Every sales team has both high and low performers. And sales managers spend lots of time struggling to raise the success rates of their stragglers.

Investing resources in making your top performers even better, however, can also help improve your overall numbers.

While it may sound counter-intuitive to give more resources to those who are already performing well, there are three main reasons why you should:

1. By investing in their productivity, you’re amplifying the impact of what they’re already doing right. You’re leaving them more time on the table to focus on selling and less time spent on doing the things they’re not great at (e.g. expense reimbursements).

A survey from CSO Insights revealed that salespeople who spent 35 percent or less of their time selling achieved quota only 55 percent of the time, while salespeople who spent more than 45 percent of their time selling achieved quota up to 62 percent of the time. The survey also revealed that 19 percent of salespeople’s time is spent on meetings or administrative tasks. This proves that the more time spent on selling, the more likely the salesperson is to meet or exceed their quota.

Instead of investing more resources into someone who isn’t performing well and risk the chance that their performance may not improve, try investing in those that are performing exceptionally well, and sit back and watch their numbers continue to soar.

2. It’s cheaper than you think. If you hire expensive people and then spend weeks training them on administrative tasks, you’re wasting their per hour rate. It’s more cost effective to bring in admin support at a much lower rate, while allowing higher paid salespeople to focus on activities that increase your company’s bottom line.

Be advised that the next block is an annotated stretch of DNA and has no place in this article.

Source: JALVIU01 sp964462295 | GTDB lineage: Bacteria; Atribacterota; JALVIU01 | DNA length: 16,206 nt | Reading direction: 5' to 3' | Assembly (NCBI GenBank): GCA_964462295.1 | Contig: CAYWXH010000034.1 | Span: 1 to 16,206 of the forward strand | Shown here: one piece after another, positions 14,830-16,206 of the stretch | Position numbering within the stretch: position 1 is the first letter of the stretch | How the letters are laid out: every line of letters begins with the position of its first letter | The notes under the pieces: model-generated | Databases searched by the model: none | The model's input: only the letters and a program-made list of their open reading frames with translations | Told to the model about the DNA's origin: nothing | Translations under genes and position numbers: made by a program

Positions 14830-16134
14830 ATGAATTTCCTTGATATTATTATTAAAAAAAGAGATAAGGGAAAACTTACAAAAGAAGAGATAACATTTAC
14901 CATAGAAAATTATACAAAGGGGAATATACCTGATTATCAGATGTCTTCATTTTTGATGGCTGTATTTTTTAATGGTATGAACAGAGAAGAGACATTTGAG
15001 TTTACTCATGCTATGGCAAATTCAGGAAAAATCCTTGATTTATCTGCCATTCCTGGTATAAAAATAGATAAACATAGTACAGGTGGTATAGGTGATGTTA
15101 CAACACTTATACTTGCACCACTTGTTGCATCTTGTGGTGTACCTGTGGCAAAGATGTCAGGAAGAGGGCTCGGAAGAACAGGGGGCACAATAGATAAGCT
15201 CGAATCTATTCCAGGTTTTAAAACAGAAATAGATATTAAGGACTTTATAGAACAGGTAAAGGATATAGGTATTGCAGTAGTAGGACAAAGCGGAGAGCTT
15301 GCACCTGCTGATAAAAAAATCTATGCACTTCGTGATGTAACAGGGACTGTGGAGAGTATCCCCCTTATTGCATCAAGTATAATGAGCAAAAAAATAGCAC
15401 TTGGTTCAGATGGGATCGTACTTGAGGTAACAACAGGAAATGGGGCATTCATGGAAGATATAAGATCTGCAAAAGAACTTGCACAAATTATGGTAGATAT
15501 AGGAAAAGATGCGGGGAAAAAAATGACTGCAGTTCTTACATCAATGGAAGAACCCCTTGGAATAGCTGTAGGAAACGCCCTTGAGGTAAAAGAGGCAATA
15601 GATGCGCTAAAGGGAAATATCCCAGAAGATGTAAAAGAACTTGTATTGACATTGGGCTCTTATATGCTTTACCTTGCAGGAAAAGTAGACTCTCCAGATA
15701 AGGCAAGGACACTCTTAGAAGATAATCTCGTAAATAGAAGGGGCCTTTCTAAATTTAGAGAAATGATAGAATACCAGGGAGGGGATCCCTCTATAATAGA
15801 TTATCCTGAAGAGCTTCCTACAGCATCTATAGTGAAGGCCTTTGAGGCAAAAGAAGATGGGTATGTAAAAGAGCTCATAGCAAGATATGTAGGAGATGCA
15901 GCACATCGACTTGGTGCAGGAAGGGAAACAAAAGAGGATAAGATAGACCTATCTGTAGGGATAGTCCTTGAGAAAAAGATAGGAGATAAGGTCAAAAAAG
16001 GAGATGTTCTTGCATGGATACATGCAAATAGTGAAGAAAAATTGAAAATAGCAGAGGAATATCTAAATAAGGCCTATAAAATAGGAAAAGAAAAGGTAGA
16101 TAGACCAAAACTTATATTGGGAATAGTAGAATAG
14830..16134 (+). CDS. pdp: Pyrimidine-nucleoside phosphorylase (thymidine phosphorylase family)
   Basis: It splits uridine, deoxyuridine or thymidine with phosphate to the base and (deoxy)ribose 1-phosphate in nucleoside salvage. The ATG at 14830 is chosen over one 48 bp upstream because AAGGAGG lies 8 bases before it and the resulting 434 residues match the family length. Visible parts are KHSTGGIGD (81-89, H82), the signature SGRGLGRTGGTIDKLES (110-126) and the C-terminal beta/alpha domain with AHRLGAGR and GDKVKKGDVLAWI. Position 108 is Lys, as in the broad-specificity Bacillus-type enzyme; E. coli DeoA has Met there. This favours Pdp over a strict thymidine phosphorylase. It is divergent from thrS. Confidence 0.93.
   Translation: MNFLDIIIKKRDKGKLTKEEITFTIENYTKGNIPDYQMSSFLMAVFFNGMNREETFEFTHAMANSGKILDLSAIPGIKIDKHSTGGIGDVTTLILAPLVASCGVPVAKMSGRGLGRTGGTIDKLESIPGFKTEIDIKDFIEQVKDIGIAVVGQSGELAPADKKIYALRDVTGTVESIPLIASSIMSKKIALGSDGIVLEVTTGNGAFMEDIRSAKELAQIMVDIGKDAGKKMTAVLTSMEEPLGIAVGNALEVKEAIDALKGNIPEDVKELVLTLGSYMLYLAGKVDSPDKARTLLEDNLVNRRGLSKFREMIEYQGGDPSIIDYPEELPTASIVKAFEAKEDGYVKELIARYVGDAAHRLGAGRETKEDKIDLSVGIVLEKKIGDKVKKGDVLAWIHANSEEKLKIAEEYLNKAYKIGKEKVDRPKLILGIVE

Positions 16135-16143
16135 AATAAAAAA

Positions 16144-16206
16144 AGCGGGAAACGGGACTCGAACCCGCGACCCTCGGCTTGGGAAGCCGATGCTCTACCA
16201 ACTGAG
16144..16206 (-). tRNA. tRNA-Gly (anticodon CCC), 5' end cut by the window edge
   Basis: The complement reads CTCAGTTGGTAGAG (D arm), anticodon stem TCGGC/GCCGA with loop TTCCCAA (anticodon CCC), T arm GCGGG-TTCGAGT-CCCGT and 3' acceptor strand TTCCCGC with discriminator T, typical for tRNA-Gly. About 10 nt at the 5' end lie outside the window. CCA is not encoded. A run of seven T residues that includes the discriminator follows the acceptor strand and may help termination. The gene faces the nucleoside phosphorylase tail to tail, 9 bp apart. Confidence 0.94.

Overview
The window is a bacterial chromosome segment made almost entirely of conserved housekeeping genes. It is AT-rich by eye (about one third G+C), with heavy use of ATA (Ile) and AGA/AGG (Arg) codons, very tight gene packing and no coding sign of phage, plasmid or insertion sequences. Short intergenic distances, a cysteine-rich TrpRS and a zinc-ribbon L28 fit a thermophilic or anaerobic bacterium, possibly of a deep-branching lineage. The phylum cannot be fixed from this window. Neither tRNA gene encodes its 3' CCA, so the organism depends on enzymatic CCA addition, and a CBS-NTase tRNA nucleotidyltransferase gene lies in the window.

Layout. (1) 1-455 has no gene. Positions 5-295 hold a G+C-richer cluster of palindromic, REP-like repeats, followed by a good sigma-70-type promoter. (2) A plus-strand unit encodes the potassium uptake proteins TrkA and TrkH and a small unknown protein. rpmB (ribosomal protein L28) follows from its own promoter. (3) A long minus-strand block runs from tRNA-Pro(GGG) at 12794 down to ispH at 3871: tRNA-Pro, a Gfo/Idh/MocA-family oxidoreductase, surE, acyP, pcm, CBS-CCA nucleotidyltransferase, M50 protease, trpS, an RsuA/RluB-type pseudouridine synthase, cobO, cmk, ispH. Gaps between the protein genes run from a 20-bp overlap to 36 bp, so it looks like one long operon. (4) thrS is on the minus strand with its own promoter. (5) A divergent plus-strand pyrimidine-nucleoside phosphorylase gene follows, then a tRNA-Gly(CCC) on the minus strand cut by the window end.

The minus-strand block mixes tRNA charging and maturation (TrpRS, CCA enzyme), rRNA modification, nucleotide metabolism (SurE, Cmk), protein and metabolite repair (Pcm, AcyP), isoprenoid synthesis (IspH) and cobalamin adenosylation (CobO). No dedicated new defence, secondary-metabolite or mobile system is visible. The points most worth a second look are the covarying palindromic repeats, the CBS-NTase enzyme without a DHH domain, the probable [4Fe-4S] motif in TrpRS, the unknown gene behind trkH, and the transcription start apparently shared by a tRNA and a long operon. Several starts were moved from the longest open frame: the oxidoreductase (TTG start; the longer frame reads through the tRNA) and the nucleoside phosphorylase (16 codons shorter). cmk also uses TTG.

Providing admin support means that salespeople are not spending their time learning skills that aren’t a key part of their job performance. You hired them to sell, so permit them to sell and allow someone more appropriate to take care of the rest.

3. Good old-fashioned employee morale. Giving administrative support to your top performers will not only make them more effective, but also make them feel more supported. Employees that feel supported by their organization will work harder to bring more success to that organization.

A survey by Watson Wyatt and WorldatWork revealed that employee-engagement levels dropped 9 percent from 2009 to 2010. But for top performers, the number dropped a startling 25 percent. This is an indication that more resources must be invested in high performers in order to maintain their level of job satisfaction.

Retaining top talent should be high on your organization’s priority list as the cost of turnover due to poor morale among high performers is much too great to bear. According to the Saratoga Institute, turnover-related costs including recruitment and replacement expenses represent more than 12% of pre-tax income for the average company. Therefore, you can’t afford not to reward your top performers.